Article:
In response to the concerns raised by colleagues (principally and initially in this petition, but see also Chris Blattman’s take and other responses from both sides), I wanted to clarify why I think that delaying implementation of the Journal Editors’ Transparency Statement (JETS) is a poorly thought out goal, one that will differentially disadvantage some scholars, particularly younger, less well-known scholars.
These Standards Are Already Being Implemented. To begin, and reiterate one of the arguments I made here a few days ago, journal editors already have the unilateral discretion to impose the kinds of policies that JETS is calling upon editors to implement. To wit, editors are already implementing policies along these lines. For example, see the submission/replication guidelines of the American Journal of Political Science, American Political Science Review, and the Journal of Politics, to name only three. These three vary in details, but they are consistent with JETS as they stand right now.
It’s Happening Anyway, Let’s Stay In Front of It. The point is that the JETS implementation is already under way and, indeed, was underway prior to the drafting of JETS. The DA-RT initiative is simply providing a public good: a forum for exactly the conversations that the petition signers seek. (The individuals who have contributed time to the public good that is DA-RT, and their contributions, are described here.)
The Clarifying Quality of Deadlines. The “implementation of JETS” scheduled for January 2016 is best viewed as a moment of public recognition that we as a discipline need to continue the conversations. Editorial policies are not written in stone, after all. Thus I strongly believe that delaying the implementation of JETS will do nothing other than further muddy the waters for scholars. JETS is about recognizing and shepherding the movement towards more coherent and uniform procedures to increase the transparency of social science research. Delaying it will place scholars, particularly junior and less well-known scholars, at a disadvantage. This is because implementation of the JETS will give all scholars firmer ground to stand on when seeking clarification of the details of a journal’s replication and transparency requirements.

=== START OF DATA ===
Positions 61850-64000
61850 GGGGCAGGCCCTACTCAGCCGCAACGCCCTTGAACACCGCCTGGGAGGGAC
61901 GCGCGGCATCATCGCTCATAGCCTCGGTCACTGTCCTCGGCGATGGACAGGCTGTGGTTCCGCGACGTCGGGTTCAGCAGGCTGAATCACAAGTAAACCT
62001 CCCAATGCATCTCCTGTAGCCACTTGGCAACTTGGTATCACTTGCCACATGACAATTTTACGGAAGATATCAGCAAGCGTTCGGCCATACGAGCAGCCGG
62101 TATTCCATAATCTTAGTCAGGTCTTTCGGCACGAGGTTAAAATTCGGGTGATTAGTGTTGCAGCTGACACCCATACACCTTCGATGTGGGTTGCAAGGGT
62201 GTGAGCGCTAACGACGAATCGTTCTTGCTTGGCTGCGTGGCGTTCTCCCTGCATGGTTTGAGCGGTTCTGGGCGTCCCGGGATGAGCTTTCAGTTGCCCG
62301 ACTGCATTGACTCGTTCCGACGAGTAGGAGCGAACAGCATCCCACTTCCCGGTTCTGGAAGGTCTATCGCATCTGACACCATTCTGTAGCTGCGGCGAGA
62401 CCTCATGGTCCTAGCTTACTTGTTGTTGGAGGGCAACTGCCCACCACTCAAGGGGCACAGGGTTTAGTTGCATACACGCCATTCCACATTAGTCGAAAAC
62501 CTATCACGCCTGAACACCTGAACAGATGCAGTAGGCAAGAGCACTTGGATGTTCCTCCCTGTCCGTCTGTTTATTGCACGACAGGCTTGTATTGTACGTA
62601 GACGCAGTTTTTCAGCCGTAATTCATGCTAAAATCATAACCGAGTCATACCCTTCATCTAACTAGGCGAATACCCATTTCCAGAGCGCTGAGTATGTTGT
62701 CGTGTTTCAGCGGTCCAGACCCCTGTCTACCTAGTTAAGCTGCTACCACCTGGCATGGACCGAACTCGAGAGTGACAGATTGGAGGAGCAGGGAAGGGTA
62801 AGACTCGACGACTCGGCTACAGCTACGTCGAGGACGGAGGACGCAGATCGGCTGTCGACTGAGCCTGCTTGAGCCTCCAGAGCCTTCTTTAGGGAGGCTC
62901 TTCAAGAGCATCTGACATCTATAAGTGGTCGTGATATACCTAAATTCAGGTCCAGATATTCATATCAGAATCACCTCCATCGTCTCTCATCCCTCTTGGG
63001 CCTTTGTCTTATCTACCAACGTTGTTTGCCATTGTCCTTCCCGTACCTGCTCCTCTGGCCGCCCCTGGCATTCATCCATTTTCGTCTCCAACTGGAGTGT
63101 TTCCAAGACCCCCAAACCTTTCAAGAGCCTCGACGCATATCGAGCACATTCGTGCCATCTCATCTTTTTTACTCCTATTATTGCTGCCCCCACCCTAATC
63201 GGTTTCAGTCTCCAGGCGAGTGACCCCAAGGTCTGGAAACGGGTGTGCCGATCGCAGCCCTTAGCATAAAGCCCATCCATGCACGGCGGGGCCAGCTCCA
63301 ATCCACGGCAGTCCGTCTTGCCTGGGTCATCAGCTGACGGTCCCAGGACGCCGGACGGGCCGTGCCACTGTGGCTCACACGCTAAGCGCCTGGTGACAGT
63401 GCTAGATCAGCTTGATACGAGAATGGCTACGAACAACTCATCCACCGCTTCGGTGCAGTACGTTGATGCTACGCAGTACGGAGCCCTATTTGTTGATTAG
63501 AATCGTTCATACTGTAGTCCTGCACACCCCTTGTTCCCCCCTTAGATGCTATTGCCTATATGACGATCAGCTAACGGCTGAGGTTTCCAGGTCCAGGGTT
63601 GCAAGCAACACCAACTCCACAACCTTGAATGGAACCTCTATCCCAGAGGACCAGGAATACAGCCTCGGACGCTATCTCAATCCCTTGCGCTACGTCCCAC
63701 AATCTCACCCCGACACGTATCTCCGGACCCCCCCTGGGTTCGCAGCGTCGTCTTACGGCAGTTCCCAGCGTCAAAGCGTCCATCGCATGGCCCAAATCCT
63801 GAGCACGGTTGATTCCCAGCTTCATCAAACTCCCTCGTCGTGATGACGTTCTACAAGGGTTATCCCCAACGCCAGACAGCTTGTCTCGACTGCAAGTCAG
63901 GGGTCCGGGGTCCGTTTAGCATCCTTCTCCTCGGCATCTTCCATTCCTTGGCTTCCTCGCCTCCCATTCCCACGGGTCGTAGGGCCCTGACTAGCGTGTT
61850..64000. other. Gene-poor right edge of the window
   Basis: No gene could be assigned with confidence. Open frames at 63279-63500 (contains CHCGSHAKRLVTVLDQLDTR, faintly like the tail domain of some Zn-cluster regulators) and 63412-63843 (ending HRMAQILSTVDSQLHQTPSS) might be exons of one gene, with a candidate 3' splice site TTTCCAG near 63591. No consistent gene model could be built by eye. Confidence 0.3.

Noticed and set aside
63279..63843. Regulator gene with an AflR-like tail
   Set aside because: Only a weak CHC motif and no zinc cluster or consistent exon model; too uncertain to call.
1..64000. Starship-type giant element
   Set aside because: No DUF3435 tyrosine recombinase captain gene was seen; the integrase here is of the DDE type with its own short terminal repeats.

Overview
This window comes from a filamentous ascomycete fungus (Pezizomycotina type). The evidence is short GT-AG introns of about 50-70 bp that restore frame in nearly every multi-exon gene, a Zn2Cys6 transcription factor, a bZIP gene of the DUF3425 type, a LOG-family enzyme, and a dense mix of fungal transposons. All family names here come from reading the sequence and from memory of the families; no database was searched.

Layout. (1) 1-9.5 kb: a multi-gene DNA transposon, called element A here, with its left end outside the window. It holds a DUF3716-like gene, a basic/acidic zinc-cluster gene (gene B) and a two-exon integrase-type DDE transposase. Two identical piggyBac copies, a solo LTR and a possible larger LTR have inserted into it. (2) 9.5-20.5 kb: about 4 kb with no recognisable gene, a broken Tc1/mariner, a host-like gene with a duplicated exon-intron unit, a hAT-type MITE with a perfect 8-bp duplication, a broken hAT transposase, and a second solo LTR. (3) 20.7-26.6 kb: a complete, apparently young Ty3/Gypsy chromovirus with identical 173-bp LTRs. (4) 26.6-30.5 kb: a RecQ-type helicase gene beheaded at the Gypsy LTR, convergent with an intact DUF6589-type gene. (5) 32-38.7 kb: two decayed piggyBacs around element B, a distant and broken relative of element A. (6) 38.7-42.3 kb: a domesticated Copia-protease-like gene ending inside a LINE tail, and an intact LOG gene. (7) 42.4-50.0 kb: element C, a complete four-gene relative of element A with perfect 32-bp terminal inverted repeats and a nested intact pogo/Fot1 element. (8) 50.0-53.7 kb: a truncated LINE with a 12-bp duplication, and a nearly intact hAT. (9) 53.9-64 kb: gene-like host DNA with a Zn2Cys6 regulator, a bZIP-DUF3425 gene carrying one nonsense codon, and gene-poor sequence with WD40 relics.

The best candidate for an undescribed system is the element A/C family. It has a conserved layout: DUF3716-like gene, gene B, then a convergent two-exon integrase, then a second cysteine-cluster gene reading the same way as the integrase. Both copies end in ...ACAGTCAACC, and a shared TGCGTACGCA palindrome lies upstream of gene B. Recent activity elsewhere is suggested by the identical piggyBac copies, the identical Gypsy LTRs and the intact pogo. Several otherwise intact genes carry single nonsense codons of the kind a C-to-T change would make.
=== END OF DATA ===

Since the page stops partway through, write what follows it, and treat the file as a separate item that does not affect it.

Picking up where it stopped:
Clear Policies Level the Playing Field and Make Editors (more) Accountable. Furthermore, scholars will be able to publicly compare and contrast these procedures, allowing more judicious selection of research design, early preparation of justifications for requests for exemptions, and finally, a counterpoint for an editorial decision that is inconsistent with the standards of peer outlets. That is, if journal X decides that one’s research is sufficiently transparent and then journal Y decides otherwise, the transparency of those journals’ standards—which JETS aims to ensure are publicly available—will ensure that the journals’ standards are fair game for comparison and debate. This is the type of conversation sought by many of the petition signers I have spoken with. Implementation of JETS will push this conversation forward, whereas delay will simply retain the status quo of an incoherent bundle of idiosyncratic policies.
Will The Sun Rise on January 15, 2016? It is important to keep in mind that the implementation of the JETS statement will in most cases result in no new policy: journal editors have been setting and fine-tuning standards like these for decades. Rather, implementing JETS binds editors—like myself—more closely to the sought-after conversations about how best to achieve transparency in the various subfields and with respect to the various methodologies of our discipline.
In other words, implementation of JETS will empower scholars to demand more transparency and accountability from the editors of the 27 journals that have signed the statement.
With that, I leave you with this.